Published December 20, 2015
Three days after voters registered their sourness about the U.S. economy, the government said Friday that employers added a solid 214,000 jobs in October, extending the healthiest pace of hiring in eight years.
The Labor Department also said 31,000 more jobs were added in August and September than it had previously estimated. Employers have now added at least 200,000 jobs for nine straight months, the longest such stretch since 1995.
The burst of hiring lowered the unemployment rate to 5.8 percent from 5.9 percent. It is the lowest rate since July 2008.
Along with the job gains, economic growth has accelerated this year. Yet despite the improvement, voters identified economic anxiety as their top concern in Tuesday's elections. That suggests the improvement hasn't yet been felt by many Americans.
Nearly 60 percent of voters said they thought the economy was stagnating or worsening. Only one-third saw it as improving.
But the picture has brightened enough that the Federal Reserve announced last month that it was ending its bond purchase program, which had been intended to lower interest rates and stimulate economic growth.
One likely reason for voters' concern is that paychecks are still rising at sluggish pace. Average hourly pay rose 3 cents in October to $24.57. That's just 2 percent higher than it was 12 months earlier, only slightly ahead of the 1.7 percent inflation rate.
And what wage gains have occurred have benefited mainly the wealthy. Average income grew 10 percent from 2010 through 2013 for the wealthiest one-tenth of Americans, after adjusting for inflation, according to the Fed. For everyone else, incomes stagnated or declined.
Still, the job market's improvement prompted more Americans to start looking for work last month. The percentage of Americans with jobs or looking for one ticked up in October to 62.8 percent. And 267,000 of those out of work were hired, lowering the unemployed population to just under 9 million.
The job gains were broad-based, though many lower-paying industries posted large increases. Retailers added 27,100 jobs, while restaurants, hotels and entertainment firms gained 52,000.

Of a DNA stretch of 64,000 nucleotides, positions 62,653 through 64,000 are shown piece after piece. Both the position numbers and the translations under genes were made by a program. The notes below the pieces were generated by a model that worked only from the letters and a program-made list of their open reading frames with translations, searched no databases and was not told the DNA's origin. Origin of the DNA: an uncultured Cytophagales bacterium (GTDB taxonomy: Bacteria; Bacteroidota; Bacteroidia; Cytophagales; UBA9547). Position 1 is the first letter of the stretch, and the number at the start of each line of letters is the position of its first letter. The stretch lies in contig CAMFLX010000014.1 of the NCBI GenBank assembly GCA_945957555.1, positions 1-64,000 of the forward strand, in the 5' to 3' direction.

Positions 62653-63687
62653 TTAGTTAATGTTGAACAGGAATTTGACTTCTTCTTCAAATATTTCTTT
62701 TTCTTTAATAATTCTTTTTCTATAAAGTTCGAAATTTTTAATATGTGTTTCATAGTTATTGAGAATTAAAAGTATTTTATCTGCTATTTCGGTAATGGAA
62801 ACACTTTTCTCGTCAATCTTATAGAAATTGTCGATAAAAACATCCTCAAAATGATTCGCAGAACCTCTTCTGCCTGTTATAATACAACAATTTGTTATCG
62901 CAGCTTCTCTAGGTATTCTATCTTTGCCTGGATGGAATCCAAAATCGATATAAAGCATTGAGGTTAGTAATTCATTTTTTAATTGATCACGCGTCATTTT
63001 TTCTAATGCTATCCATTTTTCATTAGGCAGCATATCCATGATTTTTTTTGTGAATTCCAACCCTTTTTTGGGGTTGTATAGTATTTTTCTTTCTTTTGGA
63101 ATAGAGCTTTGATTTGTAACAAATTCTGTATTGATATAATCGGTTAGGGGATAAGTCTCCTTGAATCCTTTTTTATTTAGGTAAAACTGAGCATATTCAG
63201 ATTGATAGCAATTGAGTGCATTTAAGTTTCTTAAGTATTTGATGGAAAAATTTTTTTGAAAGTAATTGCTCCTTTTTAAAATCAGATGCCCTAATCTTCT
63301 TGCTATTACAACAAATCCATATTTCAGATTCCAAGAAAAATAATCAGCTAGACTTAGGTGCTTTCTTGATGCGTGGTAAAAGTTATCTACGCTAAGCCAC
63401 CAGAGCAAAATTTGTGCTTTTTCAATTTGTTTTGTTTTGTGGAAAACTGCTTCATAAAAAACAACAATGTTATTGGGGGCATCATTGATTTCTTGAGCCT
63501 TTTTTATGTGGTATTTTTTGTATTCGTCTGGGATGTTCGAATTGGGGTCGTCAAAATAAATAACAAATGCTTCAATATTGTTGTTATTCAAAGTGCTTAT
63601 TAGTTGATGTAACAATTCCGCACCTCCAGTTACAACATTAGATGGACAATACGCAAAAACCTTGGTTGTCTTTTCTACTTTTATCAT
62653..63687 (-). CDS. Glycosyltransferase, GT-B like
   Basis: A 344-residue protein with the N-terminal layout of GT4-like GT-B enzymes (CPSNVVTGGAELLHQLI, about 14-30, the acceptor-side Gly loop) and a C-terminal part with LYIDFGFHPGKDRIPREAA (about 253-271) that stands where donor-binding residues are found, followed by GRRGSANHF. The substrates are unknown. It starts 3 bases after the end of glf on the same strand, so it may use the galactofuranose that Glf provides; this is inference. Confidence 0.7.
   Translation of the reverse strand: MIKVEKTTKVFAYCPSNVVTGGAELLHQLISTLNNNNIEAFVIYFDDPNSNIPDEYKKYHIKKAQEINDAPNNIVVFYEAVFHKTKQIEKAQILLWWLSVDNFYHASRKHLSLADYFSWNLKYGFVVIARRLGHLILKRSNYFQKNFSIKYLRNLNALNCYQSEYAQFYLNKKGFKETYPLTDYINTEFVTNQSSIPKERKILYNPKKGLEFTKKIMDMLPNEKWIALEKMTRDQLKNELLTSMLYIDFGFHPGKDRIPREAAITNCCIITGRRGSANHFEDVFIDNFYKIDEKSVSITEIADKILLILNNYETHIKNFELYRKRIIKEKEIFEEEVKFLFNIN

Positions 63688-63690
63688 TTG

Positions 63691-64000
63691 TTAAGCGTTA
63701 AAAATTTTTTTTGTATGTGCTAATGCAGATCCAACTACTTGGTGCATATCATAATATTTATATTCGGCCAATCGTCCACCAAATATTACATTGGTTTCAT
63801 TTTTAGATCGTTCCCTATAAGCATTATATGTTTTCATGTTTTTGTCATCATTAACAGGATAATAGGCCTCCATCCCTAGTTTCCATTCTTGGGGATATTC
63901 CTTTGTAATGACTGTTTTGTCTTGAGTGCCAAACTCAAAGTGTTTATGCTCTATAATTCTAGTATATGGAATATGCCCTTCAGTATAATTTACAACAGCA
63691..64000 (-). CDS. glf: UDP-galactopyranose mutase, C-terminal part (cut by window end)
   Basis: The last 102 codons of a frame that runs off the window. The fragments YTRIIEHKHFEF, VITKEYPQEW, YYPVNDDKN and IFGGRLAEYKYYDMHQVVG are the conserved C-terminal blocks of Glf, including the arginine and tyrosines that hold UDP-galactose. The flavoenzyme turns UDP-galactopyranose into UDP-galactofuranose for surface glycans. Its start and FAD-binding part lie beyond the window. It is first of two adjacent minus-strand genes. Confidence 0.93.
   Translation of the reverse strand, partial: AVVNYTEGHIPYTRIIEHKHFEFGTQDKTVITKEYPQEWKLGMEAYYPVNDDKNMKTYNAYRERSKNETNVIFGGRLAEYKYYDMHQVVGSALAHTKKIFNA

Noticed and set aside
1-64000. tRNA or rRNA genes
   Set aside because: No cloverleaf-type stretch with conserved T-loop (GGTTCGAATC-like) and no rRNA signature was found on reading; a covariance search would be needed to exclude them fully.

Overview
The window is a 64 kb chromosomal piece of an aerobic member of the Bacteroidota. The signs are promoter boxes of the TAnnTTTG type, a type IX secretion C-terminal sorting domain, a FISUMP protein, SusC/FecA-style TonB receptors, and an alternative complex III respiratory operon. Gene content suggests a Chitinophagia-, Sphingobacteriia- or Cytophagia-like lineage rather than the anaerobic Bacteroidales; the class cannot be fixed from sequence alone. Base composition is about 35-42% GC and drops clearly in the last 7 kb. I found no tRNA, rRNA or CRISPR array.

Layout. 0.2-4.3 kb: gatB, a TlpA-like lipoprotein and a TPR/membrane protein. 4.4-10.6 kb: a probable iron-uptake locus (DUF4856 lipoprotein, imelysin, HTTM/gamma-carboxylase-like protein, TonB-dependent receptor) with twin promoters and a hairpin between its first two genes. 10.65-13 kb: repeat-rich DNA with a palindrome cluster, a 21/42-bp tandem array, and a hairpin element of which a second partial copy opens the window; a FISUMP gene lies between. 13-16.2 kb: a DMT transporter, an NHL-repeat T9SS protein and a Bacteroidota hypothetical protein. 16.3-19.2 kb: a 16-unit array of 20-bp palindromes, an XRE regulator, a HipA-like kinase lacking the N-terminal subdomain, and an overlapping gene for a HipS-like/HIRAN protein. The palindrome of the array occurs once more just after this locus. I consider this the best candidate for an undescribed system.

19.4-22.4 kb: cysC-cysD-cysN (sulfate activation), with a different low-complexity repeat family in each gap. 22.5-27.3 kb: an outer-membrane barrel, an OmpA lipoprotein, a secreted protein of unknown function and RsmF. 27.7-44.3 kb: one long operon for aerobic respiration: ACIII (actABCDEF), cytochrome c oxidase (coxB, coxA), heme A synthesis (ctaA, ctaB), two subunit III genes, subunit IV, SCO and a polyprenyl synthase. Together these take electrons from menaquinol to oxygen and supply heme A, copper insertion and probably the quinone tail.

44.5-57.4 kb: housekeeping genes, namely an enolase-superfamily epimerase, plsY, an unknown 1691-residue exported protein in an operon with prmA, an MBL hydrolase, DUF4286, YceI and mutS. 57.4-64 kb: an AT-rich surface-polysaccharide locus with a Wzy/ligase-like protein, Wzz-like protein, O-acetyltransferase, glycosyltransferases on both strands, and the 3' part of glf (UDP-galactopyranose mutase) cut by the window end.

Some higher-paying industries also showed progress. Manufacturers added 15,000 jobs, up from 9,000 the previous month. Transportation and shipping companies gained 13,300. And professional and business services, which includes accountants, engineers and other higher-skilled fields, added 37,000.
Analysts say the economic expansion remains strong enough to support the current pace of hiring. Over the past six months, the economy has grown at a 4.1 percent annual rate.
U.S. manufacturers are expanding at the fastest pace in three years, according to a survey by the Institute for Supply Management, a trade group. A measure of new orders showed that factory output will likely continue to grow in coming months. A separate survey by the ISM found that retailers, restaurants and other service companies grew at a healthy pace last month.
Home sales rose in September at their fastest rate this year, a sign that housing could pick up after a sluggish performance for most of this year.
Still, faltering global growth could create trouble for the U.S. economy in the months ahead. Exports fell in September, the government said this week, widening the trade deficit. That led many economists to shave their predictions of economic growth in the July-September quarter to an annual rate of 3 percent or less, down from the government's initial estimate of 3.5 percent.